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A History of the Japanese People by F. Brinkley

And the eta gashira in the case of beggars

The above penalties were applicable to common folk. In the case of samurai the chief punishments were detention (hissoku), confinement (heimon or chikkyo), deprivation of status (kaieki), placing in the custody of a feudatory (azuke), suicide (seppuku), and decapitation (zanzai). Among these, seppuku was counted the most honourable. As a rule only samurai of the fifth official rank and upwards were permitted thus to expiate a crime, and the procedure was spoken of as "granting death" (shi wo tamau). The plebeian classes, that is to say, the farmers, the artisans, and the tradesmen, were generally punished by fines, by confinement, or by handcuffing (tegusari). Priests were sentenced to exposure (sarashi), to expulsion from a temple (tsui-iri), or to exile (kamai).

For women the worst punishment was to be handed over as servants (yakko) or condemned to shave their heads (teihatsu). Criminals who had no fixed domicile and who repeated their evil acts after expiration of a first sentence, were carried to the island of Tsukuda, in Yedo Bay, or to Sado, where they were employed in various ways. Blind men or beggars who offended against the law were handed over to the chiefs of their guilds, namely, the soroku in the case of the blind, and the eta-gashira in the case of beggars.* Some of the above punishments were subdivided, but these details are unimportant.

*For fuller information about these degraded classes see Brinkley's "Oriental Series," Vol. II.


In Yedo, the buildings employed as prisons were erected at Demmacho under the hereditary superintendence of the Ishide family. The governor of prisons was known as the roya-bugyo. Each prison was divided into five parts where people were confined according to their social status. The part called the agari-zashiki was reserved for samurai who had the privilege of admission to the shogun's presence; and in the part called the agariya common, samurai and Buddhist priests were incarcerated. The oro and the hyakusho-ro were reserved for plebeians, and in the onna-ro women were confined. Each section consisted of ten rooms and was capable of accommodating seven hundred persons. Sick prisoners were carried to the tamari, which were situated at Asakusa and Shinagawa, and were under the superintendence of the hinin-gashira. All arrangements as to the food, clothing, and medical treatment of prisoners were carefully thought out, but it is not to be supposed that these Bakufu prisons presented many of the features on which modern criminology insists. On the contrary, a prisoner was exposed to serious suffering from heat and cold, while the coarseness of the fare provided for him often caused disease and sometimes death. Nevertheless, the Japanese prisons in Tokugawa days were little, if anything, inferior to the corresponding institutions in Anglo-Saxon countries at the same period.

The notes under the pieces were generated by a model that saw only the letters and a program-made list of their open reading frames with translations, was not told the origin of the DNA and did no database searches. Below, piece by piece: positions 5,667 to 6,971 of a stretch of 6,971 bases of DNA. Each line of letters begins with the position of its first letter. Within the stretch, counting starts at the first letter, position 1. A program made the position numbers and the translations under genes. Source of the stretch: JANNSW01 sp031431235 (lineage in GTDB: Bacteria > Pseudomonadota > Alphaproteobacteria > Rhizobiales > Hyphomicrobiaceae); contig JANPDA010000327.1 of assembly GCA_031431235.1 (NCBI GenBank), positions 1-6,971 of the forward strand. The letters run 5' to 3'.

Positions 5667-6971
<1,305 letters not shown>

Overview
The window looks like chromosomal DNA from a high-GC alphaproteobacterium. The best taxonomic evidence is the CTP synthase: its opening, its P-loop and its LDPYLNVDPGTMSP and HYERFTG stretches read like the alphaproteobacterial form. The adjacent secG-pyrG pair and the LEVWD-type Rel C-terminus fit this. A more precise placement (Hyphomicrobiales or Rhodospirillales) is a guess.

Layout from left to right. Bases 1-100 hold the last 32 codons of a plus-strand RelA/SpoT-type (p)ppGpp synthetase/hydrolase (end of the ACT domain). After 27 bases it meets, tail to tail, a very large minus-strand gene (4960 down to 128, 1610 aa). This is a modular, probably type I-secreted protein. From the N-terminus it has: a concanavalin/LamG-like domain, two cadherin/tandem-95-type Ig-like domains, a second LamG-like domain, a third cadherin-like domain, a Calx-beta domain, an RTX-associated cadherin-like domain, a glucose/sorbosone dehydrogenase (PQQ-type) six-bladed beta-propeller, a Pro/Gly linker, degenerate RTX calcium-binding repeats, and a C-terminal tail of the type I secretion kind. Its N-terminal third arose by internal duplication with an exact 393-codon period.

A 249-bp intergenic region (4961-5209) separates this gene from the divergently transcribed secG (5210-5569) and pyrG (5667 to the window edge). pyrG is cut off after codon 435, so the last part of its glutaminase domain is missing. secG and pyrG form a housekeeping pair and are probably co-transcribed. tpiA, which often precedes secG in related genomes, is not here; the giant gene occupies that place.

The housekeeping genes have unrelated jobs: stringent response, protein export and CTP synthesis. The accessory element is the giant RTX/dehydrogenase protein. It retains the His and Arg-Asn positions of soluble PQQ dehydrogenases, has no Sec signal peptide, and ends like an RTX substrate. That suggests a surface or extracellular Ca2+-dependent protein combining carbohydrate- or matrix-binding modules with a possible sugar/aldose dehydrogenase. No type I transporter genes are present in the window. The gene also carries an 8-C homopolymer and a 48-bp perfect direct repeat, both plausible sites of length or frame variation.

In the eyes of the Tokugawa legislators the cardinal virtues were loyalty and filial piety, and in the inculcation of these, even justice was relegated to an inferior place. Thus, it was provided that if a son preferred any public charge against his father, or if a servant opened a lawsuit against his master, the guilt of the son or of the servant must be assumed at the outset as an ethical principle. To such a length was this ethical principle carried that in regulations issued by Itakura Suo no Kami for the use of the Kyoto citizens, we find the following provision: "In a suit-at-law between parent and son judgment should be given for the parent without regard to the pleading of the son. Even though a parent act with extreme injustice, it is a gross breach of filial duty that a son should institute a suit-at-law against a parent. There can be no greater immorality, and penalty of death should be meted out to the son unless the parent petitions for his life." In an action between uncle and nephew a similar principle applied. Further, we find that in nearly every body of law promulgated throughout the whole of the Tokugawa period, loyalty and filial piety are placed at the head of ethical virtues; the practice of etiquette, propriety, and military and literary accomplishments standing next, while justice and deference for tradition occupy lower places in the schedule.

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